Escalator Cladding Design
An examination and case study of safety-focused escalator enclosure design
All mechanically moving parts of the escalator or moving walk should be completely enclosed within imperforate panels or walls.
Exempt from this are the accessible steps, accessible pallets, accessible belt and handrail section available to the user. Many escalator manufacturers use stainless-steel sheets as an enclosure device, so stainless-steel thickness and design play a big role in cost of production. In this article, various designs with different thicknesses will be considered in accordance with Kirchhoff-Love plate bending theory and finite-element-method (FEM) analysis with ABAQUS/CAE 2018.
Allowable value and design measurements have been defined by BS EN 115-1:2017. Plate boundary condition is assumed to equal the fully clamped and governing equation derived by the Ritz method, also called the “energy method.”
Cladding is a major part of the escalator that is used for three purposes:
- Preventing access to moving parts inside the escalator
- Protecting devices within the escalator from wind, rain, dust and other adverse environmental conditions
- Improving the appearance and making the entire design of the escalator more attractive
Cladding is used in public-transit escalators. It is largely made of stainless steel in two parts as side cladding for the side enclosure and soffit (enclosure under the truss). Material and thickness play important roles in the cost of public projects. This is why a highly appropriate design brings down costs in a many units.
In 1850, Gustav Kirchhoff published an important thesis on the theory of thin plates. In this thesis, Kirchhoff stated two independent basic assumptions that are now widely accepted in the plate-bending theory and are known as Kirchhoff ’s hypothesis. Transverse stress and strain components are ignored in classical or thin-shell theories. A rigorous plate theory that considers the deformations caused by the transverse shear forces was introduced by Reissner. In 1956, M.J. Turner, R.W. Clough, H.C. Martin and L.J. Topp introduced the FEM, which permits the numerical solution of complex plate and shell problems in an economical way. In 2013, J.L. Mantari and his colleagues introduced finite-element formulation of a generalized higher-order shear deformation theory for advanced composite plates.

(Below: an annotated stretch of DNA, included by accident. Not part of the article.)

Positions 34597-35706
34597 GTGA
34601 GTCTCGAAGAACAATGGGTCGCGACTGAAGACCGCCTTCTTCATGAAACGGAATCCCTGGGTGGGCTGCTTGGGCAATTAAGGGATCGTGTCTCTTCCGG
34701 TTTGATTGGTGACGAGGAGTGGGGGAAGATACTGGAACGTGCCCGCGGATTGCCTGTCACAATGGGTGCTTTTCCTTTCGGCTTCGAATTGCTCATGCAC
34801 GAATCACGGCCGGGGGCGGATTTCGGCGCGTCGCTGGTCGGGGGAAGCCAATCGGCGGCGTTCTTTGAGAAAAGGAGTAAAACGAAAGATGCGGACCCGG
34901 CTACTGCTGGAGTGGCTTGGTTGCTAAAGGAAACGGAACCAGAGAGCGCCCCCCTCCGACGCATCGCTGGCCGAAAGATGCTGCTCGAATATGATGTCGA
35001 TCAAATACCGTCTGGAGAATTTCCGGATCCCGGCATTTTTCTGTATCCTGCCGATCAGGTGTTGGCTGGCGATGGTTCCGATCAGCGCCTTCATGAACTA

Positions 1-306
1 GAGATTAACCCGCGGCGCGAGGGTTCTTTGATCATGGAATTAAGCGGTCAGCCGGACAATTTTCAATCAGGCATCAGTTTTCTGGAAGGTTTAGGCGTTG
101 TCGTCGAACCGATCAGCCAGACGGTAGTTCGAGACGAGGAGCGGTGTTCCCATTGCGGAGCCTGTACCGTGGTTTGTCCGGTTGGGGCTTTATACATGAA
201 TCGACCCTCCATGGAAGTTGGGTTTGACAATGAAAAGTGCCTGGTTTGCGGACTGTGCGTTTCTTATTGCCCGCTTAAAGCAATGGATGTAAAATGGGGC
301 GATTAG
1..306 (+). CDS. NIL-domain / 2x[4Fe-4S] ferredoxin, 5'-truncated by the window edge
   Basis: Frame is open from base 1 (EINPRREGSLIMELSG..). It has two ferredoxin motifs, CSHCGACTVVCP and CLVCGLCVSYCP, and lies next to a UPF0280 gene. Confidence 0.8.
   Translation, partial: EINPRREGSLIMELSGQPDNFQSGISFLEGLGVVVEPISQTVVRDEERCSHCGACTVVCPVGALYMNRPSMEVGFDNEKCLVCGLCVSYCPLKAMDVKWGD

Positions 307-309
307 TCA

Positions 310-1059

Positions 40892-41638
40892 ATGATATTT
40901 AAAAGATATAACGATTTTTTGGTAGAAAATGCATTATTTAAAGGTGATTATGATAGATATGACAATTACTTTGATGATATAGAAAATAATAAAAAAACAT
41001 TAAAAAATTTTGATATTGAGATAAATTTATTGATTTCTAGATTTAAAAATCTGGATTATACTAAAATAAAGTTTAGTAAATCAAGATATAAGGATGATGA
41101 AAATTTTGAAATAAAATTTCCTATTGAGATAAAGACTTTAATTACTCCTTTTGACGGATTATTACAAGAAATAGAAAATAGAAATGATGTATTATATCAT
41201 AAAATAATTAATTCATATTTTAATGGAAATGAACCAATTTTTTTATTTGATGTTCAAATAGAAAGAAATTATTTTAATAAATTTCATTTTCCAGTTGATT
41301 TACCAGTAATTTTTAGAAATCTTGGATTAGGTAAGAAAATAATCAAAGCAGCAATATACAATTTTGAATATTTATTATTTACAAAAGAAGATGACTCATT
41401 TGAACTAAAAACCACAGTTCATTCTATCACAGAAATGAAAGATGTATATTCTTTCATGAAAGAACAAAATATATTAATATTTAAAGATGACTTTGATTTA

Consider a square plate made of stainless steel, applying the Ritz method to plate bending. The strain energy, U, associated with plate bending is:
where D is flexural rigidity.
In the present work, we assume that the elasticity modulus, E, and plate thickness, t, are described by Eq. (2), while Poisson’s ratio, v, is considered constant across the thickness. The work done by the lateral surface loading, p(x, y) is represented as:
where A is the area of the plate surface. Therefore, the potential
energy π = U – W is:
The application of this method is illustrated by considering the bending of a built-in edge (fully clamped) square plate carrying load p. The boundary conditions are:
Integration by parts of the last term in Eq. (1) and according to above boundary condition equations, it becomes:
Therefore, the bending strain energy is reduced to:
Assuming a deflection expression of the following form:
the boundary conditions equations are satisfied. A load, P, is then applied at a location
in which there is maximum deflection of the plate. From the minimizing conditions
it follows that:
By obtaining the values
the maximum deflection occurring at the center of the plate, is found to be:
Analytical and FEM Solution
Analytical and FEM solution are compared here for a square plate with a condition as detailed in Table 1.
|Min. Yield Strength||Mpa||205|